The Way Through Doors by Jesse Ball
Jesse Ball’s second novel, after 2007’s Samedi the Deafness, begins with an innocuous premise. Selah Morse, an amateur pamphleteer by vocation, is unexpectedly given a job as a municipal inspector by his uncle. His qualifications for this job are unclear but it is meant to serve as a distraction from his pamphleteering which in his uncle’s eye will bring him to “no conceivable good.” The role and scope of municipal inspector is murky at best. According to the Senior Inspector Mars Levkin their authority is both “unlimited and nonexistent.” Selah, now invested with this ambiguous authority, is permitted access to areas of a not-quite New York City that were previously off limits or in some cases unknown. While his work as an inspector is not the central point of this compelling work it offers a convenient entry into the labyrinthine and seamless narratives of The Way Through Doors.
Early in Selah’s tenure as inspector he witnesses an accident involving a taxi collision with a young woman. Selah brings her to the hospital and identifies himself as her boyfriend even though he has no idea who she is. The fact that the woman carries no identification allows this flimsy ruse to succeed and “Mora Klein,” as Selah names her, is discharged into his care with the caveat that he must ensure that she remain awake for 24 hours due to the concussion she suffered. It is at this point of the book that the “true business” begins. Selah decides to keep Mora conscious by telling her a story. The beginning of his tale, a modified retelling of his ascent to inspector, is the unassuming portal to a brilliant web of artfully constructed narratives that are limned with elements of the unreal juxtaposed with the rituals of the past. Ball’s talent as a contemporary fabulist is clearly on display as Selah, accompanied by his companion, a Guess Artist from the remote realm of Coney Island, traverses the various narratives guided by a map that he made of his life when he was but a child. Selah uses his various tales not only to keep Mora alert but to hopefully tease out her identity.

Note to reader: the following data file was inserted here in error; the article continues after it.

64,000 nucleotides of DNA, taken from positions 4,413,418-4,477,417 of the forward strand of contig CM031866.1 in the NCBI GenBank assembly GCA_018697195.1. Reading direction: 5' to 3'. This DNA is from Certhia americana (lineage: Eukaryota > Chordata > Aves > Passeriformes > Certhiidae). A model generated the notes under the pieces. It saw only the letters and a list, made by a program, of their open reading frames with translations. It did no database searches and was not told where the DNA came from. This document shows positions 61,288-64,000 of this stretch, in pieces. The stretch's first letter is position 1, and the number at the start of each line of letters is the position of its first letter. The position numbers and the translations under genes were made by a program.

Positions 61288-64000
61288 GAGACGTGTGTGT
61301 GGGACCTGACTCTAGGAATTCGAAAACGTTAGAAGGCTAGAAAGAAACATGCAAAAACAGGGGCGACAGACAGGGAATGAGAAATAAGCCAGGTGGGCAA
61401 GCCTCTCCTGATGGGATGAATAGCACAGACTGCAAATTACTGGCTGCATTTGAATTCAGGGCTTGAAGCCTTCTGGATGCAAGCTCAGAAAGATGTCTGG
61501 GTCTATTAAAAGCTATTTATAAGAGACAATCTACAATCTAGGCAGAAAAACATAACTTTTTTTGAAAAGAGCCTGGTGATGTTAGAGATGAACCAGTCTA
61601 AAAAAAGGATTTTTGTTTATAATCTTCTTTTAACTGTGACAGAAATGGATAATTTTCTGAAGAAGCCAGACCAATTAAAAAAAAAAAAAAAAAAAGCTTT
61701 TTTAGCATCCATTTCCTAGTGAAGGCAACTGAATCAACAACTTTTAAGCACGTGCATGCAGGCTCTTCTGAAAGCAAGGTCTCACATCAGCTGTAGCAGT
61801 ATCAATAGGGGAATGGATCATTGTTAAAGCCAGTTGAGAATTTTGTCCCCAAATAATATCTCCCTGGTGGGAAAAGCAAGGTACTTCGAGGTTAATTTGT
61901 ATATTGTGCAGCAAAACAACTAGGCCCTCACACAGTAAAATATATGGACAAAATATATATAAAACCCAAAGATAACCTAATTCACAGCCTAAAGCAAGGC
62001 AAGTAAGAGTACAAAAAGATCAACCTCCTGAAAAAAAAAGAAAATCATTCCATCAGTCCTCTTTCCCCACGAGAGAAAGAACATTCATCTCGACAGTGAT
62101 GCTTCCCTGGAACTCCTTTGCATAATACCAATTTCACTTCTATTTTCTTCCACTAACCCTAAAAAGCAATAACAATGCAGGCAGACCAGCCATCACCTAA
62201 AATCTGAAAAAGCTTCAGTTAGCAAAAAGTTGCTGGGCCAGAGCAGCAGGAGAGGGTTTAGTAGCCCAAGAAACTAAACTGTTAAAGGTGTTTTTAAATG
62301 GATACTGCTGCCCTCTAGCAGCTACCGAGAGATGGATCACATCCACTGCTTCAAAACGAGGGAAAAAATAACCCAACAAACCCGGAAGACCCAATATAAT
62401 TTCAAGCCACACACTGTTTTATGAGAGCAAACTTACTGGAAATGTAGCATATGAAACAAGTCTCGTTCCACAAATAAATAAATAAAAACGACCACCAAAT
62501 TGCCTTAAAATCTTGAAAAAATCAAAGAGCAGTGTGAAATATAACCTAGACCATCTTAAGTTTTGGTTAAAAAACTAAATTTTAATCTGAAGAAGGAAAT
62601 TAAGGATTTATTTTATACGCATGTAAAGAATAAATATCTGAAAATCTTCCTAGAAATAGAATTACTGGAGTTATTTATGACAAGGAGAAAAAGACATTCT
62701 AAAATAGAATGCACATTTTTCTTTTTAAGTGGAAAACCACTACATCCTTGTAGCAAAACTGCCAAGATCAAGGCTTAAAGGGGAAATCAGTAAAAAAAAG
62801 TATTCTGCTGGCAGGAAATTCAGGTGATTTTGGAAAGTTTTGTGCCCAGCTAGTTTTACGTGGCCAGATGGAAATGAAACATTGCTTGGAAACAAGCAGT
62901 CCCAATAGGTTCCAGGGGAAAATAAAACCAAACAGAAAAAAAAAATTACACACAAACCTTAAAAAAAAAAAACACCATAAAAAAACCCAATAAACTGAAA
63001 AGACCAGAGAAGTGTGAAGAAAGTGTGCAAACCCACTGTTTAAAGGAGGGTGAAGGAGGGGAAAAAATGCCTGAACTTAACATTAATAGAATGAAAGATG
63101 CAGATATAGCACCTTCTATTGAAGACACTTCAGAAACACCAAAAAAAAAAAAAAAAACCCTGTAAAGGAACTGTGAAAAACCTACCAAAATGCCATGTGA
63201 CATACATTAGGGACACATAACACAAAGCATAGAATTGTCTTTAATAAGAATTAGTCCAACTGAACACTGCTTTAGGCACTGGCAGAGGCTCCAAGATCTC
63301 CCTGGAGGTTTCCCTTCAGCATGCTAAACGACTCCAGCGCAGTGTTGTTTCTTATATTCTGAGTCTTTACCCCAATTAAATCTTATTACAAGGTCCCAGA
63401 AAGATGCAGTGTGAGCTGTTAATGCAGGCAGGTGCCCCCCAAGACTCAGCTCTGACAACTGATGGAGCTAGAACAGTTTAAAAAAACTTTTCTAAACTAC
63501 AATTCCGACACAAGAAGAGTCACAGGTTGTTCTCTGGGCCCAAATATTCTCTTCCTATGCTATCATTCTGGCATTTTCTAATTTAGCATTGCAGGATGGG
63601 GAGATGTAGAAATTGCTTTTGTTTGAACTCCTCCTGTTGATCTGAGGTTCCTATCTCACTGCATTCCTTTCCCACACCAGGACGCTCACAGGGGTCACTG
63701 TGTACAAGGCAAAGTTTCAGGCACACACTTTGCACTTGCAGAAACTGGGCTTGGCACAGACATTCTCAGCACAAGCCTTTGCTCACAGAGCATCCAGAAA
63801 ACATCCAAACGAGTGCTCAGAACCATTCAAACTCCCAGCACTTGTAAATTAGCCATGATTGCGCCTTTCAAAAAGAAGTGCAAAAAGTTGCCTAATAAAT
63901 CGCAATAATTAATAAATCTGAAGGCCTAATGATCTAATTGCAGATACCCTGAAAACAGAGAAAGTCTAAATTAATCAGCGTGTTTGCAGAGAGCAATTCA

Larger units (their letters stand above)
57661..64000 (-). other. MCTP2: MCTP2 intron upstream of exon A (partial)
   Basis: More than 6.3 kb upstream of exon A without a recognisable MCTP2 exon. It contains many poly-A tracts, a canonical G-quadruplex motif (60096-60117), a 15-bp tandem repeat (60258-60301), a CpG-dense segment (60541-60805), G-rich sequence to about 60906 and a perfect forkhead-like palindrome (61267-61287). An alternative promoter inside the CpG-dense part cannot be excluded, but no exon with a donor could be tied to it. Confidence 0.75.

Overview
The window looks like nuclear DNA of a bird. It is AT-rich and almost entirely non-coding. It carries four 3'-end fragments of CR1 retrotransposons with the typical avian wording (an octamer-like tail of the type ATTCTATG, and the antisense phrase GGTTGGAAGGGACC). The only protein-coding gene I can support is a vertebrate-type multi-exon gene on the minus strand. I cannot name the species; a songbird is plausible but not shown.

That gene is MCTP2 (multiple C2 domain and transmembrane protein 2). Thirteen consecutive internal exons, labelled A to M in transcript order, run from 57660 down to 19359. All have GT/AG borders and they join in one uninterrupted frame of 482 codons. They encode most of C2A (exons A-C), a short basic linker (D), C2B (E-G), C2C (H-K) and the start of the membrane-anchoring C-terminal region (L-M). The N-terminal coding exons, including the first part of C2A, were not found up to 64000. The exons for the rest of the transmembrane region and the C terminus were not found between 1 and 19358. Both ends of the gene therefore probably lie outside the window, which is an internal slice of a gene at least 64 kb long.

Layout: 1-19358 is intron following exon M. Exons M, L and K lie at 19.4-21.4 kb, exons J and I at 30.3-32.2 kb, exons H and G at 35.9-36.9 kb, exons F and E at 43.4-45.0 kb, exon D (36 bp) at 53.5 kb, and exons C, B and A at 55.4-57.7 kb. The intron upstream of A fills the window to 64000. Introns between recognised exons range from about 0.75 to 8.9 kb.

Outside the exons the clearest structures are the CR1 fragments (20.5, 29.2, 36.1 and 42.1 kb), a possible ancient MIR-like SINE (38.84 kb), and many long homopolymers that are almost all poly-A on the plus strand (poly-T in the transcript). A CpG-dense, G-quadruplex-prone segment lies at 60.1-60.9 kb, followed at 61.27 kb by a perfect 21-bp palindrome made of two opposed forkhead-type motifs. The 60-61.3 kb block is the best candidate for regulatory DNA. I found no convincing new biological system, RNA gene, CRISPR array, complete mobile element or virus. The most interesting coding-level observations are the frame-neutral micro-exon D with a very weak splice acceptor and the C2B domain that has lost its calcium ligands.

Identity and vocation are recurring themes throughout the book. After Selah “names” Mora the mysterious girl acquires a unique history that is subsequently presented as fact, and in some instances as part of the public record, for the remainder of the novel. In a lesser writer’s hands the character of the Guess Artist would be reduced to a sideshow spectacle but Ball understands the gravity and dignity of his role along with the unspoken implications of his trade. This dedication is equally evident in Ball’s portrayal of the dead-letter clerk and his wife as well as the sailmaker-who-wished-he-were-an-arcadist. Even though both parties have secret passions they continue to toil with grace in their respective roles. Also, Selah has a deep respect for the office and duties of inspector even though he pursues his pamphleteering work with a near religious devotion. One of the central mysteries in the book is Selah’s magnum opus-in-making, a pamphlet with the enigmatic title of World’s Fair 7 June 1978. It has a talismanic draw for several of the characters and its unknown potential and fluid nature speaks to the heart of this novel. While the familiar tropes of myth and fable are incorporated into Selah’s stories they are artfully reinvented to create a quest novel unlike any other.
Ball’s poetic background is obvious not only in his linguistic precision but in what is left unwritten or speculative. The Way Through Doors is not genre busting, yet it seems to exist on the borderlands of fiction, poetry and the oral tradition. It is a brilliant work that respects and understands the inherent power of story and Ball masterfully creates a world that is familiar, mysterious and utterly captivating.
The Way Through Doors by Jesse Ball